Alexander Herman, Institute of Art and Law
Expert talks from the Institute of Art and Law never fail to absorb and engage UKRG members – and this session from Alexander Herman on Cornelius Gurlitt and the Munich Art Trove didn’t disappoint!
Members were captivated by Alexander’s account of the 1700+ artworks stashed in Gurlitt’s apartments in Schwabing and Salzburg, the subsequent seizure of works by the German authorities, the questions raised by this discovery and the inevitable ‘What happens next?’ following the owner’s recent death and the ticking time bomb that is Gurlitt’s bequest to the Kunstmuseum. Alexander considered, Why did it take so long for the trove to be discovered? Why did it take so long for the authorities to investigate? Is the son guilty for the father’s sins? Is it possible to demonstrate an absence of good faith in Cornelius Gurlitt? Faced with the prospect of being offered these works as a bequest, how would the Kunstmuseum deal with the task of completing due diligence for over 1700 ‘lost’ works, whether they’ve been looted, confiscated or purchased through a forced sale during the Second World War?
We’ll just have to wait until 26 November to find out the Kunstmuseum’s position on this tricky ethical and legal issue.
Latest copyright developments: new exceptions and orphan works
Naomi Korn, IP Consultant and Chair of the Libraries and Archives Copyright Alliance
The third and final instalment of the afternoon came from Naomi Corn, IP Consultant and Chair of the Libraries and Archives Copyright Alliance and delved into the complex and intricate subject of copyright.
Naomi described a current project she’s been working on as a consultant working with the Imperial War Museum on an unpublished text in their collection – Ethel Bilborough’s (?) diary, written during the Second World War. Through their efforts to publish the diary, Naomi followed a copyright trail leading from the author’s widow to the niece of the author’s widow’s second wife(!); demonstrating that obtaining the copyright of unpublished texts is no easy task! As the text also included illustrations by third parties, Naomi was also faced with tackling the difficult issue of unpublished ‘orphan works’ – where copyright owners are unknown or untraceable. Issues concerning orphan works are considered under the Copyright Designs and Patents Act 1988, which came into force in 1989; meaning that these works will be in copyright until 2039 at the earliest, regardless of how old the work is. This is particularly pertinent to Museums, Libraries and Archives, where much of the collection is unpublished. Where permission from the copyright holder cannot be obtained, licencing and reproduction rights can be requested from the Intellectual Property Office. Naomi encouraged Members to sign the petition organised by The Chartered Institute of Library and Information Professionals (CILIP)’s Free Our History campaign ‘ calling on the UK Government to reduce the term of copyright protection in certain unpublished works from 31 December 2039 to the author’s lifetime plus 70 years, as per provisions laid out in the Enterprise and Regulatory Reform Act (ERRA) 2013.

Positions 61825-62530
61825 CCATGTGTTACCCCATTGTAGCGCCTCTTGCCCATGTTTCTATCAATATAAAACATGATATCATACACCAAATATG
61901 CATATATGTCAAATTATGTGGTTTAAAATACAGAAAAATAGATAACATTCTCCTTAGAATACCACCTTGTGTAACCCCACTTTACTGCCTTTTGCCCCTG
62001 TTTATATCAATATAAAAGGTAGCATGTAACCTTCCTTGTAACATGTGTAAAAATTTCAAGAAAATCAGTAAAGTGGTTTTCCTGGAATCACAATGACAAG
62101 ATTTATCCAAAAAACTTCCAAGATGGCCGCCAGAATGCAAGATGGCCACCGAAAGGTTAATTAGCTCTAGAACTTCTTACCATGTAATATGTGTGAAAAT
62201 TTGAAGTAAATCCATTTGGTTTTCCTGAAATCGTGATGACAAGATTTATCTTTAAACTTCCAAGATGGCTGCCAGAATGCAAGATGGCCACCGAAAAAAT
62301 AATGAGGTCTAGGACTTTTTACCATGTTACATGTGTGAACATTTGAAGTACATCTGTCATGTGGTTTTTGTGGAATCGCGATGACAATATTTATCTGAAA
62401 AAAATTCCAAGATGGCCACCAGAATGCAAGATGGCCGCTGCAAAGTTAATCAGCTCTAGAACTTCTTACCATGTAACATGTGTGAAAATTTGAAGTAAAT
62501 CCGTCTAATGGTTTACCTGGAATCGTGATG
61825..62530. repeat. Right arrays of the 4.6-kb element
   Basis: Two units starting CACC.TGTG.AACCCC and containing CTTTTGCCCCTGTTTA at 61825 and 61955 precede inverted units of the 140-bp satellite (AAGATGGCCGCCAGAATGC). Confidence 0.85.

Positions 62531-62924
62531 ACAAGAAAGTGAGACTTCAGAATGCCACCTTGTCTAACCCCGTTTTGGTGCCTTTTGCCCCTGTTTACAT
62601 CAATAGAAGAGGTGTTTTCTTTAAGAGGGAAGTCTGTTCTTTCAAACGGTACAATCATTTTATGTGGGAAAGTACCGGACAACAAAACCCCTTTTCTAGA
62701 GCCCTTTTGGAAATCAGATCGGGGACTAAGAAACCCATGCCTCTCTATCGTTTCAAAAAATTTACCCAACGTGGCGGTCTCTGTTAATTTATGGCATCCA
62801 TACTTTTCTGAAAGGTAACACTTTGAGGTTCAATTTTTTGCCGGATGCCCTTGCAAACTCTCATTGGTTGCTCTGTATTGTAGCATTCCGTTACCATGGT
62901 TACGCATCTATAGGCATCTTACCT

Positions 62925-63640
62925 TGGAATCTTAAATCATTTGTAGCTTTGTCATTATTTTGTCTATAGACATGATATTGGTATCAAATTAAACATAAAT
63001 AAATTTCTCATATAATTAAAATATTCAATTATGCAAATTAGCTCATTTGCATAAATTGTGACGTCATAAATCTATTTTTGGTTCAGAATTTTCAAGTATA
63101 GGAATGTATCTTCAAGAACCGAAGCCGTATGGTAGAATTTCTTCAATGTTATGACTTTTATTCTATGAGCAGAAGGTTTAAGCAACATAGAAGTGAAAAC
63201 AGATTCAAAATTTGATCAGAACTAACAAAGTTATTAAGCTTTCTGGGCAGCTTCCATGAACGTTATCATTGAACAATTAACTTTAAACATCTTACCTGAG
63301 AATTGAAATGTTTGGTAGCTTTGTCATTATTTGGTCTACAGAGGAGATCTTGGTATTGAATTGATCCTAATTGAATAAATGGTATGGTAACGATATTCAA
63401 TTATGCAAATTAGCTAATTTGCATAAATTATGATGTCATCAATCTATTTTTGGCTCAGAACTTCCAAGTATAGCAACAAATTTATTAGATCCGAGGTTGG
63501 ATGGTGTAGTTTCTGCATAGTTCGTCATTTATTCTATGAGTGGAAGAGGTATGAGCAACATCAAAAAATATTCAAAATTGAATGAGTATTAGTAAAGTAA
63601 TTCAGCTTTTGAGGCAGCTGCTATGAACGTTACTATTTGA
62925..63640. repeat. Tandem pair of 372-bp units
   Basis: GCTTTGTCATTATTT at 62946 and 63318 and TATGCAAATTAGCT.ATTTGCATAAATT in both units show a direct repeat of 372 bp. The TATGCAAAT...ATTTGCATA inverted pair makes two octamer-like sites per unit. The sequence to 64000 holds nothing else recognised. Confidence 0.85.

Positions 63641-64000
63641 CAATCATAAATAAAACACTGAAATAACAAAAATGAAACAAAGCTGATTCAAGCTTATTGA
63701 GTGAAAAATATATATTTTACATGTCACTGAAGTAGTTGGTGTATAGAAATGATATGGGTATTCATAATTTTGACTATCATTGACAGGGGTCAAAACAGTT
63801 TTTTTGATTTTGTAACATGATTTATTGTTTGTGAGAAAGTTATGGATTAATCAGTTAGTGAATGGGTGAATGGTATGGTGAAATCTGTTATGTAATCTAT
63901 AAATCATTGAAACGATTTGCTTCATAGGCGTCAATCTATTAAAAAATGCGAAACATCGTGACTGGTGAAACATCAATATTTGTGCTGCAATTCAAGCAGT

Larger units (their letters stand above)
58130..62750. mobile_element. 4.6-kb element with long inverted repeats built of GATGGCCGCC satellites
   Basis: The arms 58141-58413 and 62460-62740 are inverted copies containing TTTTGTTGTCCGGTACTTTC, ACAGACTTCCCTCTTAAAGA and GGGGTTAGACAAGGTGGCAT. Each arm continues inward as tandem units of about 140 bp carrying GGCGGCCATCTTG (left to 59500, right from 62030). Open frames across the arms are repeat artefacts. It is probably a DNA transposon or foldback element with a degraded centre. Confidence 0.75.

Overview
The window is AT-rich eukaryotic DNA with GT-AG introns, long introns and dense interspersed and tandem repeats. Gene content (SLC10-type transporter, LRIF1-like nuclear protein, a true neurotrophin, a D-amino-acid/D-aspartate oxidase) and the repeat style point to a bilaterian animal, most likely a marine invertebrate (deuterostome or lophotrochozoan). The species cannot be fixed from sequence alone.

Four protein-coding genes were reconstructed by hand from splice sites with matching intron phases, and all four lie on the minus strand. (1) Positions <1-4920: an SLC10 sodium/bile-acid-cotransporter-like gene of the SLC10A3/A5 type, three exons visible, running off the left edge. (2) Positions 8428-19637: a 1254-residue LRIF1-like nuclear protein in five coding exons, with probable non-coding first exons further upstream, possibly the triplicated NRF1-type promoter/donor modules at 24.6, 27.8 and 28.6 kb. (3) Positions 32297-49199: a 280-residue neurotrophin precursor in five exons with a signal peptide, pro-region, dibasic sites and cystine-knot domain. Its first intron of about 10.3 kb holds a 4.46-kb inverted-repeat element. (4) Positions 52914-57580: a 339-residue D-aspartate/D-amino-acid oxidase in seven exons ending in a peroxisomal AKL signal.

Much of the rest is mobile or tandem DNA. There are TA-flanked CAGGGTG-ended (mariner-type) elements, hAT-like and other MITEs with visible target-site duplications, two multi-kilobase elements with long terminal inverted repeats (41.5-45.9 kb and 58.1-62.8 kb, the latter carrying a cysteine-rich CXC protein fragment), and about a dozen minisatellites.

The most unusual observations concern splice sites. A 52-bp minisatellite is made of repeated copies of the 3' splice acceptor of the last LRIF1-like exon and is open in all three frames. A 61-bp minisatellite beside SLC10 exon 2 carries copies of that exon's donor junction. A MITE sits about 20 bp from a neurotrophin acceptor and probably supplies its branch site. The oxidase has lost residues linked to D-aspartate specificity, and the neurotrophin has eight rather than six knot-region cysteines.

Naomi’s talk was followed by an opportunity to attend the roll of honour and hear The Last Post in the moat of the Tower. Surrounded by the beautiful 888,241 ceramic poppies making up Blood Swept Lands and Seas of Red by Paul Cummins, this proved to be a poignant and moving experience to round off a thought-provoking and engaging afternoon.
Loans Officer, National Museums Scotland
Please see the event reports section of the UKRG website for an actual copy of the presentation provided by the speaker for this event.